Notes on Diffy Qs WeBWorK Problems
A set of WeBWorK problems for courses teaching a class with the Notes on Diffy Qs textbook.
Coverage is Chapters 0, 1, 2, 3, 4, 6, 7, 8, and appendix A. It should have enough for a normal ODE course which uses 0, 1, 2, 6, 7 or perhaps 0, 1, 2, 3, 8 (and maybe A) if doing systems. Chapters 4, and 8, are a little more sparse. Section 6.5 has only one problem so far. There are a few problems for 5.1, but not enough to run the whole chapter.
How to use?
To use, download https://www.jirka.org/diffyqs/diffyqs-webwork.tgz and upload it to your WeBWorK course. It should automatically unpack and create the right directory structure. Then in the homework editor go to import and then import sets using the "def" files from the diffyqs-webwork directory. Alternatively go to library browser, look into the diffyqs-webwork directory, and pick problems one by one.
You could also just unpack this directory into your templates directory, or
even clone it directly from github. In this case, make sure the directory
is named exactly
diffyqs-webwork for the set def files to work.
Where did the problems come from?
The problems were mostly picked off from the Open Problem Library and modified (some more heavily than others) to fit the style and notation of the book. A number of new problems not (yet) in OPL were created and added, though most of these have in some form now been also contributed to OPL.
The problems are essentially the same problems as those that are in the Edfinity Notes on Diffy Qs course, which imports from this repository. I will keep this repository more up to date, and every once in a while the Edfinity course will update from here.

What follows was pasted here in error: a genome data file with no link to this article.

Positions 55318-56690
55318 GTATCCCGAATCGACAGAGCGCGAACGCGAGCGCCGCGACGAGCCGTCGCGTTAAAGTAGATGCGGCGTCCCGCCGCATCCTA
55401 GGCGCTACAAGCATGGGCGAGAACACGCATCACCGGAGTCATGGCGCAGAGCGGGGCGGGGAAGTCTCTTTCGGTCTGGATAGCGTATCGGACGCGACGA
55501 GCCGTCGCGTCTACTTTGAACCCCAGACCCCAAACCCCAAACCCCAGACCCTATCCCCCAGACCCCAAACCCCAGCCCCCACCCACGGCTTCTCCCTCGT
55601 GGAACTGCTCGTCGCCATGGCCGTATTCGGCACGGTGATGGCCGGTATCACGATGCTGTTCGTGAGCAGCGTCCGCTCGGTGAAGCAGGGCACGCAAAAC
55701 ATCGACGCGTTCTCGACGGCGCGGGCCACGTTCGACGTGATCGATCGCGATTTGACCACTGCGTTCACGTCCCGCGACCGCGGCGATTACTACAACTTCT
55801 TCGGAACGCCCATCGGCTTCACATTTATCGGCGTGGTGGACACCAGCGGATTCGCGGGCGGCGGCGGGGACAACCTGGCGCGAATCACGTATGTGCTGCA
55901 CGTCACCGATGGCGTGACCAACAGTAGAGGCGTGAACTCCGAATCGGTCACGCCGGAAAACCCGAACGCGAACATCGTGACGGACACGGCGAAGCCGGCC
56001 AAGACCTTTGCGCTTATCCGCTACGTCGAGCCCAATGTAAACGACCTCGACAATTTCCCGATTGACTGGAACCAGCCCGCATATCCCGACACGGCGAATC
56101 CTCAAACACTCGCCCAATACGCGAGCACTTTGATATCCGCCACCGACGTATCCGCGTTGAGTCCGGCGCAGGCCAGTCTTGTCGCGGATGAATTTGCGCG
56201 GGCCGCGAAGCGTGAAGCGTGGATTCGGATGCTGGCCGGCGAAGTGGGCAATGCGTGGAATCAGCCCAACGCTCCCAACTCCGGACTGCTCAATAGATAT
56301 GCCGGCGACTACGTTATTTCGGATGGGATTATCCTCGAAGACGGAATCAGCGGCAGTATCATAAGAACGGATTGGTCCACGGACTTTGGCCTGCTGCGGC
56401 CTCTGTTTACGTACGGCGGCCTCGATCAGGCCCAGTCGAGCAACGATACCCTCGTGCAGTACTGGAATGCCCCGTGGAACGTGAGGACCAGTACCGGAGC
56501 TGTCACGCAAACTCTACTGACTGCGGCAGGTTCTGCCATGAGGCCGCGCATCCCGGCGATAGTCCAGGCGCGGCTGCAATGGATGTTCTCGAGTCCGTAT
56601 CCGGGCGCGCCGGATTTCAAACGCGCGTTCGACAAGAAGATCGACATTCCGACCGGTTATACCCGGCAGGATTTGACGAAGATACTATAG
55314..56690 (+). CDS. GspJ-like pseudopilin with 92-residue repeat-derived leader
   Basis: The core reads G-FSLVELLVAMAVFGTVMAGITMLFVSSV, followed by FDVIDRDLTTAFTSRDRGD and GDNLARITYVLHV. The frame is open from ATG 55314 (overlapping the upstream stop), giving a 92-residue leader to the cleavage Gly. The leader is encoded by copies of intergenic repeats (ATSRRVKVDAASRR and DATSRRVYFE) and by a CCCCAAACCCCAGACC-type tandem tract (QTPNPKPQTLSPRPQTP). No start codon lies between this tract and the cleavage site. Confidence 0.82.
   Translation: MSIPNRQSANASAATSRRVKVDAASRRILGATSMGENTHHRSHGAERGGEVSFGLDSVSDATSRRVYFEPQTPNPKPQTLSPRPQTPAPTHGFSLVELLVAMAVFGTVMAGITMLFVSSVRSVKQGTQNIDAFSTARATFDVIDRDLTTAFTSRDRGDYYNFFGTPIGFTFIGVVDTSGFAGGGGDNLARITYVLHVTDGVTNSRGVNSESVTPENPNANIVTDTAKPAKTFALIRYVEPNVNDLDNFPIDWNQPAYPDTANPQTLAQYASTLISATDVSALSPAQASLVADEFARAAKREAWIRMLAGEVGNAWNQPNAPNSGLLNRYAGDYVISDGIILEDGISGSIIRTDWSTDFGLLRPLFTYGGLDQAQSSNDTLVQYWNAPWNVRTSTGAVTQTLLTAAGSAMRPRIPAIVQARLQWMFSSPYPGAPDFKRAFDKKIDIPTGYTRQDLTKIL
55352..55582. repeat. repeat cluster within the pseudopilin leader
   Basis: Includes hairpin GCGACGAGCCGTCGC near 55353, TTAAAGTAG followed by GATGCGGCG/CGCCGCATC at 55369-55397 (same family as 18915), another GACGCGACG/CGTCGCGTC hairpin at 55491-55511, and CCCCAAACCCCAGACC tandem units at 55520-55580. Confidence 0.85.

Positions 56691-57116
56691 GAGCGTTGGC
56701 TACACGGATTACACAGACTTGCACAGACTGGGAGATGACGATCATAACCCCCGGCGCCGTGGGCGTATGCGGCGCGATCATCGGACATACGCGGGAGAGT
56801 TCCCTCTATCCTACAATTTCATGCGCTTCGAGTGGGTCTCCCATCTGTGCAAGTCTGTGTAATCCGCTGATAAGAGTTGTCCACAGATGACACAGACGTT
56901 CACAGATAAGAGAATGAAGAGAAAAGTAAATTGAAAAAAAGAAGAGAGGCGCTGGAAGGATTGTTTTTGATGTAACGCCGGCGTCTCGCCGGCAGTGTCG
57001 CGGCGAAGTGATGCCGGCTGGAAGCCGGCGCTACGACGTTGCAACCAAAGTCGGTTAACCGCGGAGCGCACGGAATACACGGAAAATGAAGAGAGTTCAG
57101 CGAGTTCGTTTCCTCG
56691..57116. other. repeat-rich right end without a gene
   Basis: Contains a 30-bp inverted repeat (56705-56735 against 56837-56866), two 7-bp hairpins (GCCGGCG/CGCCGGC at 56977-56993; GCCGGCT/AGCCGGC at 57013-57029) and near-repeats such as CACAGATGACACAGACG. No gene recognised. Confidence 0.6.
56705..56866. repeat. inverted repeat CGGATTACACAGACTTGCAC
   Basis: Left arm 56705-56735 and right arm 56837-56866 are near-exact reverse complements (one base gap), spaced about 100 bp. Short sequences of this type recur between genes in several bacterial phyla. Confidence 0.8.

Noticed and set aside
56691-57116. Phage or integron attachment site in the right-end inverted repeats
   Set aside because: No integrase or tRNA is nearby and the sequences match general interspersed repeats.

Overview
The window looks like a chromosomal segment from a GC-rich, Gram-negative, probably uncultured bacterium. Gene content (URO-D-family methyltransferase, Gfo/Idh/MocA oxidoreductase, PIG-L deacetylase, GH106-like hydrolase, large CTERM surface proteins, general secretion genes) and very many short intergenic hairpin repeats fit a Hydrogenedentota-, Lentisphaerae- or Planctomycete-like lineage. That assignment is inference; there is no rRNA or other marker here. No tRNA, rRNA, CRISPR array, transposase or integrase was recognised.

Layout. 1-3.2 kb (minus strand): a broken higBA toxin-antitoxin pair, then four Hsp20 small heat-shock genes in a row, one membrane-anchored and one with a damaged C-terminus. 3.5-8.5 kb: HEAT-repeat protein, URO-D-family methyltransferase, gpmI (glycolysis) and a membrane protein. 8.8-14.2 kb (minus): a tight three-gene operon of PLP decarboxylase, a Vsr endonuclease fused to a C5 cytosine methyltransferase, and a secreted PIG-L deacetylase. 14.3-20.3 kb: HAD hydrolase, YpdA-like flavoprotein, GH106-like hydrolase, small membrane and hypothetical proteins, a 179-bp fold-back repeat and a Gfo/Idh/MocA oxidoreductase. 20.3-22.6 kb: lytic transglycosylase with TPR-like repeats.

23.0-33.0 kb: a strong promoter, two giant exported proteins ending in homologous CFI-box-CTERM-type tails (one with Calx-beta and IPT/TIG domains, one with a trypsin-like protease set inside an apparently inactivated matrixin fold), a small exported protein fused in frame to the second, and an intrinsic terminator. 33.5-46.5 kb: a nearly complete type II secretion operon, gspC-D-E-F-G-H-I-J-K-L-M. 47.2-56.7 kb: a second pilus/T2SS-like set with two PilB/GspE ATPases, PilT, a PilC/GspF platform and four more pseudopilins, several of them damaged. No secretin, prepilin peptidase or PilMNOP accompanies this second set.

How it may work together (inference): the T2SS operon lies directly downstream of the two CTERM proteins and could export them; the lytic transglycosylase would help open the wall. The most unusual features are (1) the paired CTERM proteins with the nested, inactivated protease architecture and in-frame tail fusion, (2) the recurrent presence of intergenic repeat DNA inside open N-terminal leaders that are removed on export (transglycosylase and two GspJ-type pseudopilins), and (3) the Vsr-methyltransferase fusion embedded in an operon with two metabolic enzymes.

I've cleaned off the OPL tags as they are no longer needed, and some of them were downright confusing and many were just wrong, especially after the edits, and they just made editing a bit more of a pain. I've left the authorship information where it was present to see who the original author was. I'm slowly adding back full consistent OPL tags, but it's a slow process.
make-defs.sh creates the basic .def files by listing the .pg files. So do not edit the .def files themselves, they'd just get recreated at some point.
make-tar.sh creates the tar file useful for uploading directly into WeBWorK. This will create all the right directory structure.
stats.sh gives statistics on number of problems and number of problems with solutions in the various sections.
Branches on GitHub
master branch is the current version, that should be always usable. Since the best way to work is to work on several machines at once, new development is likely to break things for a little bit so there is the ...
develop branch, where new things are done. Once they are tested, they will be merged into master. This branch will get merged onto master very often, usually the moment everything is tested and fixed up on the WeBWorK machine. So most of the time the two branches should be identical.
Let me know if you have any fixes, or new problems, or suggestions. You can also just make pull requests (best against develop branch), see CONTRIBUTING.md for more information.
Thanks to Edfinity for pestering me to motivate me to put these together and to Andras Balogh, Jan Hlavacek, and Jonathan Duncan for reporting and fixing errors.